44 of 47 people found the following review helpful
Arendt vs. "the banality of evil",
This review is from: Hannah Arendt (DVD)
"Hannah Arendt" (2012 release from Germany; 109 min.) is NOT a biopic of the German "political theorist" Hannah Arendt. Instead, it brings us the story surrounding Hannah Arendt (played by Barbara Sukowa) in 1961 when she is hired by the New Yorker Magazine to cover the trial in Jerusalem of ex-Nazi Adolf Eichmann, who was famously abducted by the Israeli secret police in Buenos Aires to stand trial for his crimes/atrocities against the Jews. Arendt soon creates a controversy within her circle of friends, and later, when her articles are published, within the Jewish community at large, with her controversial, yet misunderstood, views on the trial. It was in those articles that Arendt coined the now famous term "the banality of evil".
Several comments: this is another historical drama, say along the lines of the recent "Emperor" movie. But there are differences. First, there is the amazing performance of Barbara Sukowa in the title role. She is simply outstanding. Second, this is directed by the legendary German director Margarethe von Trotta, now in her 70s if you can believe is. (Sukowa and von Trotta have teamed up before.) Third, the movie makes ample use of historical footage of the actual trial of Eichmann, and it is fascinating stuff to watch. Fourth, while there are a number of flashbacks to Arendt's earlier days as a philosophy student and her involvement with professor/philosopher Martin Heidegger (who eventually joined the Nazi party), there remain much more to be said/shown about Arendt (which of course is not the scope of this movie). Fifth, this being set in 1961, people are smoking cigarettes non-stop in virtually every scene of the movie, it is just beyond belief. Lastly, a weakness in the movie is that there is no enough real drama to be felt, even with all the controversies going on, reason that I rate this "only" 4 stars, as I still enjoyed the movie quite a bit.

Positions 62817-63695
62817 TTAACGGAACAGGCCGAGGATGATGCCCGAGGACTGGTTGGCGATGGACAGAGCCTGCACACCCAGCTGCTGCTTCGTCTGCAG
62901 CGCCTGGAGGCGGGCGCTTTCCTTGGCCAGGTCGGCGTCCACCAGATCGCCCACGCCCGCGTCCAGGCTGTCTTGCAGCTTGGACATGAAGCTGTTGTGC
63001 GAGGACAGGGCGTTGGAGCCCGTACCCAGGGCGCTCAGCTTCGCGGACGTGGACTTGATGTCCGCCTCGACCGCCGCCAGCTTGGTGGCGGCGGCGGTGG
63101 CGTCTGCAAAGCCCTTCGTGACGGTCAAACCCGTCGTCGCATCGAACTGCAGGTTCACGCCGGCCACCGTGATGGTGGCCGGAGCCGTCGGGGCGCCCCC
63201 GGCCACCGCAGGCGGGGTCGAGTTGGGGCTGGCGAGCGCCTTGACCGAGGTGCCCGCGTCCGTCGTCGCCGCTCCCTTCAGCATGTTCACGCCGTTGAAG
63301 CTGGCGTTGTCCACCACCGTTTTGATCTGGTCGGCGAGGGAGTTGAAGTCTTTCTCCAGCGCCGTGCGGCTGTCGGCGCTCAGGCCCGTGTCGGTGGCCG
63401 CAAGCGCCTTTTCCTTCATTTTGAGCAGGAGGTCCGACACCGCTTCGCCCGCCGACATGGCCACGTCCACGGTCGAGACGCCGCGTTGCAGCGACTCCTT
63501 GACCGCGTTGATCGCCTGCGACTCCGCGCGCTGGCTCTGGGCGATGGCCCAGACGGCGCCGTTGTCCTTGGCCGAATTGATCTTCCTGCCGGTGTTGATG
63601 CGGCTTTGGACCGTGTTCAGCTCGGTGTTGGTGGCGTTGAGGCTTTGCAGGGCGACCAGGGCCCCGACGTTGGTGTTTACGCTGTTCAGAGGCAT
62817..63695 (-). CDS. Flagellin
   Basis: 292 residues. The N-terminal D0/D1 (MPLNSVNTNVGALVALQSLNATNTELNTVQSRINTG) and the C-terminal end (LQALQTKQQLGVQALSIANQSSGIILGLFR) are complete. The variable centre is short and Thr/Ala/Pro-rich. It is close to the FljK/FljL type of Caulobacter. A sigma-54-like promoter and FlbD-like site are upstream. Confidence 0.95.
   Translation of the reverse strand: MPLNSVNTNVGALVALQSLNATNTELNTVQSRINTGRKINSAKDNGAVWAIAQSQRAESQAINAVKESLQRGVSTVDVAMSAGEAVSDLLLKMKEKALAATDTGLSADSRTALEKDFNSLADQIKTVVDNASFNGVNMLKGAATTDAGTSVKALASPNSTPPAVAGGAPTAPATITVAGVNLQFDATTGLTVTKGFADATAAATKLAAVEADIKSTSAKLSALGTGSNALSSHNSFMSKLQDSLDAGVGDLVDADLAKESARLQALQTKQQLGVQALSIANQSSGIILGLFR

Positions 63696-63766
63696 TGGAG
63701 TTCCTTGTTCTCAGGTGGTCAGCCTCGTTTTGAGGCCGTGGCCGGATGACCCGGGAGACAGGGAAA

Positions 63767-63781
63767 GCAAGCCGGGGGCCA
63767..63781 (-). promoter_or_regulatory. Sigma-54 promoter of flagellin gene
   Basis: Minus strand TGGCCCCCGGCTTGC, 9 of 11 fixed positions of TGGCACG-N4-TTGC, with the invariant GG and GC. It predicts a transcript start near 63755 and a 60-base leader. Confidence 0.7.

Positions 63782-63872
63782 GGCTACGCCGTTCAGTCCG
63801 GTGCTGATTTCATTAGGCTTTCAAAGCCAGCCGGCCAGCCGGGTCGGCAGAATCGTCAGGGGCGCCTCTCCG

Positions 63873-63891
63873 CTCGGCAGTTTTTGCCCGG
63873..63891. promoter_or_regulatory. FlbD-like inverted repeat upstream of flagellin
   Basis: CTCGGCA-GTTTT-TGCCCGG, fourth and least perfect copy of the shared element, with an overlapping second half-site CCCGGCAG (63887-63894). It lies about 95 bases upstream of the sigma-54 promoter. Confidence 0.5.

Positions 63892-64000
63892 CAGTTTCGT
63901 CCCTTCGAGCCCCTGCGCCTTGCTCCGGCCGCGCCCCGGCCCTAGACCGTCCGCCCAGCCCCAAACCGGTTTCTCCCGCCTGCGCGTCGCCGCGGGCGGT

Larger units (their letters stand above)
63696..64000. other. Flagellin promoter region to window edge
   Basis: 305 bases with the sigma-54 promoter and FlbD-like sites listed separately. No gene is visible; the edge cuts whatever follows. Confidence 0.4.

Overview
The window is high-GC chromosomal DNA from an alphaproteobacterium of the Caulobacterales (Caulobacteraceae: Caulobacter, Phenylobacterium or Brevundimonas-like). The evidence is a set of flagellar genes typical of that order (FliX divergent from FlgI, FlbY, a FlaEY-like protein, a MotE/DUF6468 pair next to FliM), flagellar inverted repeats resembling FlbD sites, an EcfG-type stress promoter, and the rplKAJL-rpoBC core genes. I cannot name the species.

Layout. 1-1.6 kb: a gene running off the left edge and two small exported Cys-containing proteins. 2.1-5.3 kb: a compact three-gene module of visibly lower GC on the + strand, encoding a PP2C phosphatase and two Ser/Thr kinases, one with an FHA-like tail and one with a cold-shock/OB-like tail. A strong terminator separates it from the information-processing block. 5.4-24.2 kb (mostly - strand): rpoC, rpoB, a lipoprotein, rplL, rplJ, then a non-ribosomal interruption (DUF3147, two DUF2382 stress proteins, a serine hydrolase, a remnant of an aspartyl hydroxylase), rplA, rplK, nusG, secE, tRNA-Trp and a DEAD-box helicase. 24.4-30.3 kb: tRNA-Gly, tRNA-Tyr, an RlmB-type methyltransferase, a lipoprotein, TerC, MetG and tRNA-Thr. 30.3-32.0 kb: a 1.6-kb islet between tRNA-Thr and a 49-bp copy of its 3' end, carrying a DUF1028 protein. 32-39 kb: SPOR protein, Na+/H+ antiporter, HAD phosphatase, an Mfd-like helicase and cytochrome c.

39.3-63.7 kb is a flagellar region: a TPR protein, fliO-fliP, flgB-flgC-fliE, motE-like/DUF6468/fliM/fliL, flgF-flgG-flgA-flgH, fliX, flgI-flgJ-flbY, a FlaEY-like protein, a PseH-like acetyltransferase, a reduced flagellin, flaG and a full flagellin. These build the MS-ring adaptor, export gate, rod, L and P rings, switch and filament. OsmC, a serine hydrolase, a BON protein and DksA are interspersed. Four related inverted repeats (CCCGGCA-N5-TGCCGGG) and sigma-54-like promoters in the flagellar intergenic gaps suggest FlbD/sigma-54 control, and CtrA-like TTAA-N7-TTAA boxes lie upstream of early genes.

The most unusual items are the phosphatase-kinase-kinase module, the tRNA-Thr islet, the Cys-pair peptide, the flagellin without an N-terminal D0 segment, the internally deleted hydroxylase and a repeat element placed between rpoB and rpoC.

I saw "Hannah Arendt" a few weekends ago at my local art-house theatre here in Cincinnati, and the matinee screening I saw this at was surprisingly well attended, tilting heavily towards seniors. Alas, the movie didn't play very long on the big screen (it's already gone). That said, if you are in the mood for a quality foreign movie, or simply interested in the historical context of this topic, I would readily recommend you seek this out, be it in the theatre or on DVD.